As pointed out in the first part of this article trying to outline some of the background important for understanding but not explicitly mentioned by Moisi in his recent book on Geopolitics of [TV] series, fear and warmongering in heroic histories were also used to prime youngsters, from their early childhood, to be prepared to accept and make own sacrifice for the honour or better of the whole. Moisi is by no means first to point to the sociological role of fear. Frank Furedi  provides an excellent overview of the recent literature on the subject as a good background reading for both, this and Moisi's text. He there quotes Norbert Elias who identified fear as a main “mechanisms through which ‘the structures of society are transmitted to individual psychological functions’” (ibid).
The fear and the resulting anxiety are often encouraged, by real or imaginary experiences in encouraging social integration and, eventually, state building. However, one of issues Moisi and, also, a large amount of other geopolitical literature tends to stay shy off is mentioning some of the underlying economic aspects, and I will here focus on two main ones.
For start, once an early form of state is established, it also starts seeking various forms of contributions in material goods and products, directly or indirectly needed for fulfilling its main roles in protecting its people and means of justifying these needs. Whilst this protection is primarily from external enemies, for larger groups forming states, as many pointed out (e.g. Adam Smith), state acts in its secondary role of protecting internal order based on unwritten or written social rules and morals, and, once put in place, enforcing its legal order and, also in self-defence in protecting its own institutions too.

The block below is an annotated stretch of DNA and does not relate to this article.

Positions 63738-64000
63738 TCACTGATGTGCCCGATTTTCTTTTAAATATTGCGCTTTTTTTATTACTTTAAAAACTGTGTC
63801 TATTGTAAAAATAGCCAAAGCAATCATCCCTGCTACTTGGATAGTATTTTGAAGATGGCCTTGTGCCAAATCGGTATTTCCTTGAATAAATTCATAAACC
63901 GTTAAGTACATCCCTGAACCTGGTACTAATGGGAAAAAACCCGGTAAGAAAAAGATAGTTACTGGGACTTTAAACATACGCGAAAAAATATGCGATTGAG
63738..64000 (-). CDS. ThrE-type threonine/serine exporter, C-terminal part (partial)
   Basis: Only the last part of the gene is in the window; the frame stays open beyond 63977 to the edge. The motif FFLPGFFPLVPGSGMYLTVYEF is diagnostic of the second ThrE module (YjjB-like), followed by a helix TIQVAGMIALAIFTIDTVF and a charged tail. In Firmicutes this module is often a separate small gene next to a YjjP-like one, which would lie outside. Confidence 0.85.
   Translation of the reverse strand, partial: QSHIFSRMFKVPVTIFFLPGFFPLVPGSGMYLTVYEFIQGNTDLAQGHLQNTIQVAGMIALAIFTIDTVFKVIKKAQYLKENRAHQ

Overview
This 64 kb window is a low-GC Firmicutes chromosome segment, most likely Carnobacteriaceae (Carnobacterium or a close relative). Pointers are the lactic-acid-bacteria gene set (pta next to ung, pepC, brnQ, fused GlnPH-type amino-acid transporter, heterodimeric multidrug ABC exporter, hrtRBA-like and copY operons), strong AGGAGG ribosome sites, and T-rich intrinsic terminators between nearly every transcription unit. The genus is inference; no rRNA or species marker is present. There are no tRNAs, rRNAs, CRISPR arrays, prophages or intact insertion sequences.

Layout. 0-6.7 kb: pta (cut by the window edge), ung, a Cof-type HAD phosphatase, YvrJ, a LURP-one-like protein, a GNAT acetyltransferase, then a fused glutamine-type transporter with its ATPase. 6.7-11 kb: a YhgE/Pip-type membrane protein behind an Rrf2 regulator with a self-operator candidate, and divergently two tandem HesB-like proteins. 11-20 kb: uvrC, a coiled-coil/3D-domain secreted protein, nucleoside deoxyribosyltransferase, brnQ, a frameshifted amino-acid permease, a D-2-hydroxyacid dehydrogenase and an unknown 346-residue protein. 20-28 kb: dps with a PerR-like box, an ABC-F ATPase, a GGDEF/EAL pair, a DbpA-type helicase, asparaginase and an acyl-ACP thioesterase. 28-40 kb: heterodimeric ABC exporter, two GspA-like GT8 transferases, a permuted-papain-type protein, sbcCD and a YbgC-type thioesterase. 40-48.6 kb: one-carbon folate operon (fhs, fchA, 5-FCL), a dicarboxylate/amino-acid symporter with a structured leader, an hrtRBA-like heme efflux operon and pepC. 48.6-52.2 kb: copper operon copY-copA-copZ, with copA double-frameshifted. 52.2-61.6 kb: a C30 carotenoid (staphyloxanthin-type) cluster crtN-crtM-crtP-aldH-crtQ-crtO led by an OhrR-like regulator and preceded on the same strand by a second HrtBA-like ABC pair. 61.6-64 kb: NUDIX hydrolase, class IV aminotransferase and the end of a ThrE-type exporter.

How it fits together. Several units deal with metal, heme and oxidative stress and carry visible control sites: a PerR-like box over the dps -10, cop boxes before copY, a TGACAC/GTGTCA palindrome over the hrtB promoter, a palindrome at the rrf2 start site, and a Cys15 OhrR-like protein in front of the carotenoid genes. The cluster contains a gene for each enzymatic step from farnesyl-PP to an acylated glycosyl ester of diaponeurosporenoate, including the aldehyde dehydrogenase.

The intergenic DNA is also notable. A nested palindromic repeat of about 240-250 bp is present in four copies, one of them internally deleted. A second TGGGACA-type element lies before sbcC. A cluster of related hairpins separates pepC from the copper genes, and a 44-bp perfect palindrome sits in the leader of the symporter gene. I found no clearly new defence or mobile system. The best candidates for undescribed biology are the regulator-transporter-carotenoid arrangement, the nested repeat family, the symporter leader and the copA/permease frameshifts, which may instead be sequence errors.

The continuous and near-constant reminder of dangers, imminent or not-so, real or mythical, needs however to remain part of culture not only to mobilise young men to join war efforts and the training, but also, to justify to the others to support it financially. For the latter, varieties of taxes, financial or in good and products have been imposed on trade, transport or agricultural yield.
Over the last few centuries, other, additional protection related roles for states are brought in and modern economics seems more concerned with those, such as unemployment, health and retirement support than those traditional ones. It appears to be forgetting that government has bit more of a role than just making transfers for unemployment benefit and pensions (34% of UK budget), or, perhaps, that education, defence, health and police protection and juridical services and (in more or less democratic countries), the parliamentary institutions, to name just a few, are among those public goods that come entirely for free public goods. And, though they do come (almost) for free, automatically, in the views of the individual agents since they can benefit from them, they are certainly not free to enforce and maintain, accounting for nearly 60% of the budget - of course, that is, if one actually intends to continue to maintain them rather than protect society only against the exceptional circumstances of high unemployment in times of recessions (see also Why Nations Fail).